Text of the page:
Laos: Worshipers arrested in weekend sting
|Publisher||Radio Free Asia|
|Publication Date||26 March 2012|
|Cite as||Radio Free Asia, Laos: Worshipers arrested in weekend sting, 26 March 2012, available at: http://www.refworld.org/docid/4f7c5a7319.html [accessed 22 May 2013]|
|Disclaimer||This is not a UNHCR publication. UNHCR is not responsible for, nor does it necessarily endorse, its content. Any views expressed are solely those of the author or publisher and do not necessarily reflect those of UNHCR, the United Nations or its Member States.|
Police nab five Lao Christians accused of conducting illegal religious activities.
A Protestant church in Vientiane. Torbenbrinker / Wikipedia
Authorities arrested five Christians attending a prayer service in southern Laos on Sunday as part of a recent crackdown on Christianity in the region.
The five Lao Christians, two men and three women, were detained in Savannakhet province's Ad-Saphanthong district and charged with organizing an illegal religious activity.
Their church, located in Boukham village, was not registered with religious officials and was shut down by police in the Sunday raid.
Boukham village was the scene of an earlier arrest in which seven Christian leaders were detained during pre-Christmas services in December last year after leading some 200 followers in prayer.
The prayers triggered an angry response from neighbors who pelted the group with stones when the worshipers refused to end their session.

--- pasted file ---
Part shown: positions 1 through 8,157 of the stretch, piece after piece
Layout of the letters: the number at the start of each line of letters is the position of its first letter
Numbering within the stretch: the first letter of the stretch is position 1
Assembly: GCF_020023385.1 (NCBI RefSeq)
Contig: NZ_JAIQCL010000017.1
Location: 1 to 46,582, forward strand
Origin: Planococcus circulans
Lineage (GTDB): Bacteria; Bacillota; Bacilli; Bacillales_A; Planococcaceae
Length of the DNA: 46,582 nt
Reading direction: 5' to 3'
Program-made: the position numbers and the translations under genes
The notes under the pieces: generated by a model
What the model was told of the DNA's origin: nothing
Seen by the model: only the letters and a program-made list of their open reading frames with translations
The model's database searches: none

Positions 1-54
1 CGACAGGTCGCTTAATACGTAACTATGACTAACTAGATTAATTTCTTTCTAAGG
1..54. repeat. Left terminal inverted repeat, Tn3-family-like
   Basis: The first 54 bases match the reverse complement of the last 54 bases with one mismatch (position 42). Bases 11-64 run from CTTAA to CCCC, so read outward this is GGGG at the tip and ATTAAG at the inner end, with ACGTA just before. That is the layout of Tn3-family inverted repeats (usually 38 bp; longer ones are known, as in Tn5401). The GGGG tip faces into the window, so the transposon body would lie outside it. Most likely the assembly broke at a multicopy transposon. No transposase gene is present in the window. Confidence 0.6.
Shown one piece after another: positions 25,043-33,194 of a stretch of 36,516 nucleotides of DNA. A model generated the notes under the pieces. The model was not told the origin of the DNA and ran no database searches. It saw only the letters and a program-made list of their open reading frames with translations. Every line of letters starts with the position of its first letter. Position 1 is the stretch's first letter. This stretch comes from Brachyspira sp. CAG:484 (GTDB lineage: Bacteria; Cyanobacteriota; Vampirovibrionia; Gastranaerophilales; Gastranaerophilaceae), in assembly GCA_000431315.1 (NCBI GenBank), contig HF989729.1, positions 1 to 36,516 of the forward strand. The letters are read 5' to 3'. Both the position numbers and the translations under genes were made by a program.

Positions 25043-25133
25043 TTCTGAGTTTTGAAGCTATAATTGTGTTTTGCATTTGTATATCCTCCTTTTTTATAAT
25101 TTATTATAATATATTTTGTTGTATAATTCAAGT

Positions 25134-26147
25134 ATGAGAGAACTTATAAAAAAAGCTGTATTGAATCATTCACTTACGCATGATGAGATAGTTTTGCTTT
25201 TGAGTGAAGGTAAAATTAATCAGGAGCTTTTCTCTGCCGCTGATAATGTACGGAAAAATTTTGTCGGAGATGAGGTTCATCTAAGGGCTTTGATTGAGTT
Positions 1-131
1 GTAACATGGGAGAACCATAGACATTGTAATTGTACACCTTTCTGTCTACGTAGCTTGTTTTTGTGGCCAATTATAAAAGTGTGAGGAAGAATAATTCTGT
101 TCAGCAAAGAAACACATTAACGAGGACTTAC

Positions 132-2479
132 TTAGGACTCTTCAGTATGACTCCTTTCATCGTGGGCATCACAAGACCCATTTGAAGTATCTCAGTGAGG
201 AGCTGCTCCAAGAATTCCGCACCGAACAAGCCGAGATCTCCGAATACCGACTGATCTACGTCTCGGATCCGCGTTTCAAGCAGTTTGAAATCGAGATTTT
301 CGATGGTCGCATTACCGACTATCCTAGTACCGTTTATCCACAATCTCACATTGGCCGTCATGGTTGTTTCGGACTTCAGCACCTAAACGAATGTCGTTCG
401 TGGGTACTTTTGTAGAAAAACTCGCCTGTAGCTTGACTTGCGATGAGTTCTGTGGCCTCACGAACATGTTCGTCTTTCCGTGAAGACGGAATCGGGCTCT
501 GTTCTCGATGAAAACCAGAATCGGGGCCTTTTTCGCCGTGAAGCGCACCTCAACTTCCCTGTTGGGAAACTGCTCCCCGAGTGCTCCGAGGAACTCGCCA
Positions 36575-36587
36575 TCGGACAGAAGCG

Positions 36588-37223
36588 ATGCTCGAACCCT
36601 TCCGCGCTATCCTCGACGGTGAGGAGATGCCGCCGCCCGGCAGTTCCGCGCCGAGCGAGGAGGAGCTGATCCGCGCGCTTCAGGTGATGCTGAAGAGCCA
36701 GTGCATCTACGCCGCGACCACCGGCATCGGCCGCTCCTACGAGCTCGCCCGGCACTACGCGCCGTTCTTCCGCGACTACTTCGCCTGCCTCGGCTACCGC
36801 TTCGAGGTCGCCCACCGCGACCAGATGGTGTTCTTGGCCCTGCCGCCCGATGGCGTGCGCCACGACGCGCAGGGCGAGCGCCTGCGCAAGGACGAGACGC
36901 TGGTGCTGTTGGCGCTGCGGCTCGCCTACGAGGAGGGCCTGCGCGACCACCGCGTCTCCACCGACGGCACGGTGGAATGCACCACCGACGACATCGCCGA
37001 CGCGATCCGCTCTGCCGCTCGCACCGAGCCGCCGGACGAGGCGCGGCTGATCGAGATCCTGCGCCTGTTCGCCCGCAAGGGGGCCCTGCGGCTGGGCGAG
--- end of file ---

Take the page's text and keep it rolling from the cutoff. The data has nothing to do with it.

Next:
The seven leaders were released after paying a fine.
Christianity is often viewed with contempt by officials in largely Buddhist but Communist-ruled Laos, and the religion has been described as a "trick of Western imperialism."
The population of Laos – some 6.5 million people – is 67 percent Buddhist and two percent Christian.
Last week, the U.S. Commission on International Religious Freedom (USCIRF) maintained Lao on its watch list for the world's worst religious freedom offenders in 2012 based on "serious religious freedom abuses" which, the commission said, continued during the past year.
The congressional watchdog said that while religious freedom conditions have improved for the majority Buddhist groups and for Christians, Muslims, and Baha'is living in urban areas, the government restricted religious practices through its legal codes, and religious rights abuses continued in some rural areas.
USCIRF documented violations by rural officials against Protestants including detentions, surveillance, harassment, property confiscations, forced relocations, and forced renunciations of faith.
Lao authorities took over another church building in Savannakhet province in February, saying church officials were not given authorization to operate the building, in a move blasted by religious rights groups.
The raid on the church in Xayburi district's Kengweng village was led by a district Communist Party committee member, religious affairs officials, and the deputy chief of police.
The action followed similar raids on a church in Dongpaiwan village in September last year and on another church in Nadeng village last month.
All three churches will be reopened as schools, local officials said.
Reported by RFA's Lao service. Translated by Max Avary. Written in English by Joshua Lipes.